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Genetic and Rare Diseases Information Center (GARD)

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Epithelial basement membrane corneal dystrophy

Other Names for this Disease
  • Cogan corneal dystrophy
  • Corneal dystrophy, anterior basement membrane
  • Map-dot-fingerprint dystrophy of cornea
  • Microcystic dystrophy of the cornea
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Your Question

I just learned this morning via an eye exam that I have epithelial basement membrane corneal dystrophy. I would like more information on this condition.

Our Answer

We have identified the following information that we hope you find helpful. If you still have questions, please contact us.

What is epithelial basement membrane corneal dystrophy?

Epithelial basement membrane corneal dystrophy is a condition where the epithelium of the cornea (the outermost region of the cornea) loses its normal clarity due to a buildup of cloudy material. It gets its name from the unusual appearance of the cornea during an eye exam. This dystrophy occurs when the epithelium's basement membrane develops abnormally, causing the epithelial cells to not properly adhere to it. This leads to recurrent epithelial erosions, which can cause blurred vision and severe pain.[1] This condition is usually not inherited. However, families with autosomal dominant inheritance and mutations in the TGFBI gene have been identified.[2]
Last updated: 6/30/2011

What are the signs and symptoms of epithelial basement membrane corneal dystrophy?

A chronic problem seen in this condition is the epithelial erosions. They can alter the cornea's normal curvature, causing periodic blurred vision. These erosions may also expose the nerve endings that line the tissue, resulting in moderate to severe pain lasting as long as several days. Generally, the pain will be worse upon awakening in the morning. Other symptoms include sensitivity to light, excessive tearing, and foreign body sensation in the eye. This condition usually affects adults between the ages of 40 and 70, although it can develop earlier in life.[1]

It gets its name from the unusual appearance of the cornea during an eye exam. Most often, the affected epithelium will have a map-like appearance, i.e., large, slightly gray outlines that look like a continent on a map. There may also be clusters of opaque dots close to the map-like patches. Less frequently, the irregular basement membrane will form concentric lines in the central cornea that resemble small fingerprints.[1]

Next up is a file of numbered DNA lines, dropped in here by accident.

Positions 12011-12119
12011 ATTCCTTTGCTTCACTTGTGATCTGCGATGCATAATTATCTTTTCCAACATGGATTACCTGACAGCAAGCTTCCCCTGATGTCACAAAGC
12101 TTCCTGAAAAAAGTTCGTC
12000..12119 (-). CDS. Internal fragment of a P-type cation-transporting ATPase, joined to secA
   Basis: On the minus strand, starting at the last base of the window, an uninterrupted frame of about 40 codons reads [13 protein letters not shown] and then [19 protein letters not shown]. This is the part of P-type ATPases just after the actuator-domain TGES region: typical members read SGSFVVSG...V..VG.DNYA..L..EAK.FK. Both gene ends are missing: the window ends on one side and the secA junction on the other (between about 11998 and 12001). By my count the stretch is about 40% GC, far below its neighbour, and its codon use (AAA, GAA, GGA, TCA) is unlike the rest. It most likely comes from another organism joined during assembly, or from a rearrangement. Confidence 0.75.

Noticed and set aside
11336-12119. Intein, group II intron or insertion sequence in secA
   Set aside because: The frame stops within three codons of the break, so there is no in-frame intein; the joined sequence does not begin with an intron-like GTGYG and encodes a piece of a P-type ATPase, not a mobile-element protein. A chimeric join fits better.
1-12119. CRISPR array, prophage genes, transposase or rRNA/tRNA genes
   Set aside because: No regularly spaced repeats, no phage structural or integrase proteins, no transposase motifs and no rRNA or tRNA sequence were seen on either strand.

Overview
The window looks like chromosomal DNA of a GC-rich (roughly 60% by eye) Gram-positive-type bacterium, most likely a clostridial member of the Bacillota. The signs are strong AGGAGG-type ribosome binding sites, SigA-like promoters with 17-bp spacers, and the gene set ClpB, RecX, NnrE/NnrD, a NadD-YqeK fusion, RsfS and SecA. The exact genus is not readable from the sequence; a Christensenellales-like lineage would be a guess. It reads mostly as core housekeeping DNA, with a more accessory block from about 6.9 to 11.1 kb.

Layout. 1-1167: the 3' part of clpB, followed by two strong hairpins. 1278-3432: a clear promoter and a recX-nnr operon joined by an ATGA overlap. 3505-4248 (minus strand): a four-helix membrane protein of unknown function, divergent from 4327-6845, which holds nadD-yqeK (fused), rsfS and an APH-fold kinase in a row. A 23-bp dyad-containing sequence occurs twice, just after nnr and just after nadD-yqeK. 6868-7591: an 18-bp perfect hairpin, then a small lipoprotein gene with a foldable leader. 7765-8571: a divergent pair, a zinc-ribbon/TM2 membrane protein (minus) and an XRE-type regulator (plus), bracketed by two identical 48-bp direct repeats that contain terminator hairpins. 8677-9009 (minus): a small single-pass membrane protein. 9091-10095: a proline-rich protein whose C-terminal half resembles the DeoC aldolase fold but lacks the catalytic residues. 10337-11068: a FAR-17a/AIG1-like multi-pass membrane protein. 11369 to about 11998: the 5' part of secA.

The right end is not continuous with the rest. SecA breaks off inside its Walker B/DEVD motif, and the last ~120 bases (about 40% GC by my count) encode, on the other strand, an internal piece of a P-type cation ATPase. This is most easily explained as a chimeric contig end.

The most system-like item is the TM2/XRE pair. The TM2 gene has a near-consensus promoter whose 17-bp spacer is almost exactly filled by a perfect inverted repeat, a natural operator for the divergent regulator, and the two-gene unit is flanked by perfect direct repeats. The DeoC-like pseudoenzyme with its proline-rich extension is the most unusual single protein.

Epithelial basement membrane corneal dystrophy is not a progressive condition. Typically, it will flare up occasionally for a few years and then go away on its own, with no lasting loss of vision. Most people never know that they have this condition, since they do not have any pain or vision loss.[1][3]
Last updated: 6/30/2011

How might epithelial basement membrane corneal dystrophy be treated?

Because most people do not develop noticeable signs or symptoms, treatment usually is not necessary. However, if treatment is needed, doctors will try to control the pain associated with the epithelial erosions. They may patch the eye to immobilize it, or prescribe lubricating eye drops and ointments. With treatment, these erosions usually heal within three days, although periodic flashes of pain may occur for several weeks thereafter. Other treatments include anterior corneal punctures to allow better adherence of cells; corneal scraping to remove eroded areas of the cornea and allow regeneration of healthy epithelial tissue; and use of the excimer laser to remove surface irregularities.[1]

An article from eMedicine Journal provides additional information on treatment for epithelial basement membrane corneal dystrophy at the following link. You may need to register to view the article, but registration is free.
Last updated: 6/30/2011